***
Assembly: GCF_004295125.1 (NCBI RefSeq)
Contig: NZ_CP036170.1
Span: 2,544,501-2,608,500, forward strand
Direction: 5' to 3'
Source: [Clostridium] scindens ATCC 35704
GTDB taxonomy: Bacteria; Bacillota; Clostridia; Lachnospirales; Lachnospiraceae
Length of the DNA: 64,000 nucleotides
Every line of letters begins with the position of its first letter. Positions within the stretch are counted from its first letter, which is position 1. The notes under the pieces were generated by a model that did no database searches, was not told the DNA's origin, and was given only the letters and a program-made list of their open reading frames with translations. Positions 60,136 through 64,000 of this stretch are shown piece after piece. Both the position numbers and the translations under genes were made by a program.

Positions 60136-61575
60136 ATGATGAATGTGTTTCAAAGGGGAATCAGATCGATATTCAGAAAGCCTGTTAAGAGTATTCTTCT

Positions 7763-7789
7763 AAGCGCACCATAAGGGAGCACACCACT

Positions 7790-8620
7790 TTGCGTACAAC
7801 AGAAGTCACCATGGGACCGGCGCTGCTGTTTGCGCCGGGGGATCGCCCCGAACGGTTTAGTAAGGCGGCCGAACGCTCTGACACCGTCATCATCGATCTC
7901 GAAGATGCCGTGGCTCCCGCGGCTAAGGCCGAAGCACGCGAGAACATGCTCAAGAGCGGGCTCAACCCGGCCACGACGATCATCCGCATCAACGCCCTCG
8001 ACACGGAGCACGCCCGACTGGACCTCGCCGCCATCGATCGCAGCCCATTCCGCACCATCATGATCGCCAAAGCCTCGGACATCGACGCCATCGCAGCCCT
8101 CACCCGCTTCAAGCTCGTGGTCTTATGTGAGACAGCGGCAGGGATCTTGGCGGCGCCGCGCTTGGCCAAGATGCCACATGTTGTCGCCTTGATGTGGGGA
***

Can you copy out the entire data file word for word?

Assembly: GCF_004295125.1 (NCBI RefSeq)
Contig: NZ_CP036170.1
Span: 2,544,501-2,608,500, forward strand
Direction: 5' to 3'
Source: [Clostridium] scindens ATCC 35704
GTDB taxonomy: Bacteria; Bacillota; Clostridia; Lachnospirales; Lachnospiraceae
Length of the DNA: 64,000 nucleotides
Every line of letters begins with the position of its first letter. Positions within the stretch are counted from its first letter, which is position 1. The notes under the pieces were generated by a model that did no database searches, was not told the DNA's origin, and was given only the letters and a program-made list of their open reading frames with translations. Positions 60,136 through 64,000 of this stretch are shown piece after piece. Both the position numbers and the translations under genes were made by a program.

Positions 60136-61575
60136 ATGATGAATGTGTTTCAAAGGGGAATCAGATCGATATTCAGAAAGCCTGTTAAGAGTATTCTTCT

Positions 7763-7789
7763 AAGCGCACCATAAGGGAGCACACCACT

Positions 7790-8620
7790 TTGCGTACAAC
7801 AGAAGTCACCATGGGACCGGCGCTGCTGTTTGCGCCGGGGGATCGCCCCGAACGGTTTAGTAAGGCGGCCGAACGCTCTGACACCGTCATCATCGATCTC
7901 GAAGATGCCGTGGCTCCCGCGGCTAAGGCCGAAGCACGCGAGAACATGCTCAAGAGCGGGCTCAACCCGGCCACGACGATCATCCGCATCAACGCCCTCG
8001 ACACGGAGCACGCCCGACTGGACCTCGCCGCCATCGATCGCAGCCCATTCCGCACCATCATGATCGCCAAAGCCTCGGACATCGACGCCATCGCAGCCCT
8101 CACCCGCTTCAAGCTCGTGGTCTTATGTGAGACAGCGGCAGGGATCTTGGCGGCGCCGCGCTTGGCCAAGATGCCACATGTTGTCGCCTTGATGTGGGGA